Shell RattleMusic was a very important part of Chumash Indian culture, and the Chumash had a great variety of songs for different events,  rituals, ceremonies, festivals, and just about any other part of everyday life. Sometimes, songs served as instructions for food preparation, warfare, hunting rituals, or healing the sick; there were even gambling songs.

Singing was the most important part of Chumash music, but it was often accompanied by unique instrumentation;

The shell rattle (pictured to the right) were made with seashells or turtle shells filled with coarse sand or pebbles, and and sealed with tar.

Other percussion instruments included the clapper stick, made from split pieces of elderberry wood, which was used instead of drums.

Other more eclectic instruments included the bull-roarer, made from a a perforated piece of wood tied to the end of a cord, which was spun to produce a low-end roar, and musical bows which produced an undulating high pitched tone, not unlike that of a musical saw.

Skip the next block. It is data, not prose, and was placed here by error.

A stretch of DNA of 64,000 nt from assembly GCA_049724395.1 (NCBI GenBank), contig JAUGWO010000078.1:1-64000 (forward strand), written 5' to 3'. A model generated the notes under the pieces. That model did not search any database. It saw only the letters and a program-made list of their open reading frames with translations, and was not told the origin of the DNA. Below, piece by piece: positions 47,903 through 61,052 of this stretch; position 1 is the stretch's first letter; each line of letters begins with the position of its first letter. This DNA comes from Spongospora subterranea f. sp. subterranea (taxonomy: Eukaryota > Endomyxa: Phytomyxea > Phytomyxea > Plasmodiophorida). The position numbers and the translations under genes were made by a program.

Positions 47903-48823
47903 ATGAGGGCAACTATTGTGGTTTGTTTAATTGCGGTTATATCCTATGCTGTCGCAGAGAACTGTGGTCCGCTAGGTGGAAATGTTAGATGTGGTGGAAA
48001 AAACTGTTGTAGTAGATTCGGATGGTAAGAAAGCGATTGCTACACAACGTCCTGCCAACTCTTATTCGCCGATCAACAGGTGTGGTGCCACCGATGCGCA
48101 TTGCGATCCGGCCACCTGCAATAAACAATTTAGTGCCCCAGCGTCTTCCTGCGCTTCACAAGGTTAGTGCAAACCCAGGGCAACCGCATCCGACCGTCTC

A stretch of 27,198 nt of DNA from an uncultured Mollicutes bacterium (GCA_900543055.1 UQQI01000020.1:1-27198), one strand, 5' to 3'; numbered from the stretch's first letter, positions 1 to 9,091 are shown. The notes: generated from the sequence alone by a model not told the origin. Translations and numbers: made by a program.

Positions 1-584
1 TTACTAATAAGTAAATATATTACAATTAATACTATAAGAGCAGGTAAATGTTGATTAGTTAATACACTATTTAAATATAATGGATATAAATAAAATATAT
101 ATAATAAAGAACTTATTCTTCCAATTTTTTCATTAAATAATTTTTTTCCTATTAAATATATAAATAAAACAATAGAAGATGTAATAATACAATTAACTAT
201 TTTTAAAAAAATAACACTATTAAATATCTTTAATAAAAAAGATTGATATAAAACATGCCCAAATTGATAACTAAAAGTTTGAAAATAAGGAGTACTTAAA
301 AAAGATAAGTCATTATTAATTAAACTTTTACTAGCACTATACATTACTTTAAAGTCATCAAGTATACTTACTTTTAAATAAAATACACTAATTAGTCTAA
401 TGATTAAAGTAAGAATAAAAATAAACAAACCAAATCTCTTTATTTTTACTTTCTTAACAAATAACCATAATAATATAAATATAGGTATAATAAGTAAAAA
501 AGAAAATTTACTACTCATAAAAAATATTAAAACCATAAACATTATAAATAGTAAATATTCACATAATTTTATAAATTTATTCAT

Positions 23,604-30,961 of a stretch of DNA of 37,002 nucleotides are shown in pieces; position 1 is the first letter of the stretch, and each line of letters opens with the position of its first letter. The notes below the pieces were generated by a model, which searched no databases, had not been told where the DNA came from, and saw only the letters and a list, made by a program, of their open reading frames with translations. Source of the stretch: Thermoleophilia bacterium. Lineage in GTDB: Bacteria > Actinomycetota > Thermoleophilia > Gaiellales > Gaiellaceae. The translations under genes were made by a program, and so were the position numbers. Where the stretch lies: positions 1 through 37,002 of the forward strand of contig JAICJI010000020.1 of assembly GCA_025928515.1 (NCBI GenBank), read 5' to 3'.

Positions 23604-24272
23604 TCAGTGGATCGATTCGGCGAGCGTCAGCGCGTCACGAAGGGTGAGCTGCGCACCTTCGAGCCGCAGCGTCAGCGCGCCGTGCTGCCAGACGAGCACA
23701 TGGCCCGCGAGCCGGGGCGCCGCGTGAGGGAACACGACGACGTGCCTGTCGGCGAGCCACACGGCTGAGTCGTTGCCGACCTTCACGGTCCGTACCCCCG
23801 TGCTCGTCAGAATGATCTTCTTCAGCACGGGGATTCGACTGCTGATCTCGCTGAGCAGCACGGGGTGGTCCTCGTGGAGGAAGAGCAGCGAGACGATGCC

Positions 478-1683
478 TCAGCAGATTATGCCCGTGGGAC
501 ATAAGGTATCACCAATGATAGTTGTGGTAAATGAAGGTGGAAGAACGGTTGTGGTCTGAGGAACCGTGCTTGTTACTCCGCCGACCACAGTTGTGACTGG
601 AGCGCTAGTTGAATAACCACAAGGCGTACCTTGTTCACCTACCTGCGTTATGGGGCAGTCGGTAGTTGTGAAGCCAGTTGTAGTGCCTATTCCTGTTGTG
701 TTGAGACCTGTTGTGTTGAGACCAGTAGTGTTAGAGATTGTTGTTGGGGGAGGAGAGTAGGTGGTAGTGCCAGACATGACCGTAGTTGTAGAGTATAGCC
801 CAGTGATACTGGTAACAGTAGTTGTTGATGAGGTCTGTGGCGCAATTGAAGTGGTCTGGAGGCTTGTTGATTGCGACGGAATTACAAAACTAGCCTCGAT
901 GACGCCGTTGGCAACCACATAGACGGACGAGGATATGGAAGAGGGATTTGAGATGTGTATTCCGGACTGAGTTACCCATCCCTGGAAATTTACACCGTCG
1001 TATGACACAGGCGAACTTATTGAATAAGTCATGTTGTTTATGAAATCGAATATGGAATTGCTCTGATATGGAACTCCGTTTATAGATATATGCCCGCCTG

Flutes were made of various sizes made from bones and other materials, in pitches ranging from lower mid-range to very high. Bird bones were used to make whistles.

During Chumash ceremonies, dances were performed in honor of the different creatures from Chumash mythology.  The Eagle, the Bear, and the Coyote were represented, as were creatures of the sea such as the Dolphin and the Swordfish, for which the ceremonial dancer would wear an actual swordfish skull on his head.

Last modified: May 09, 2003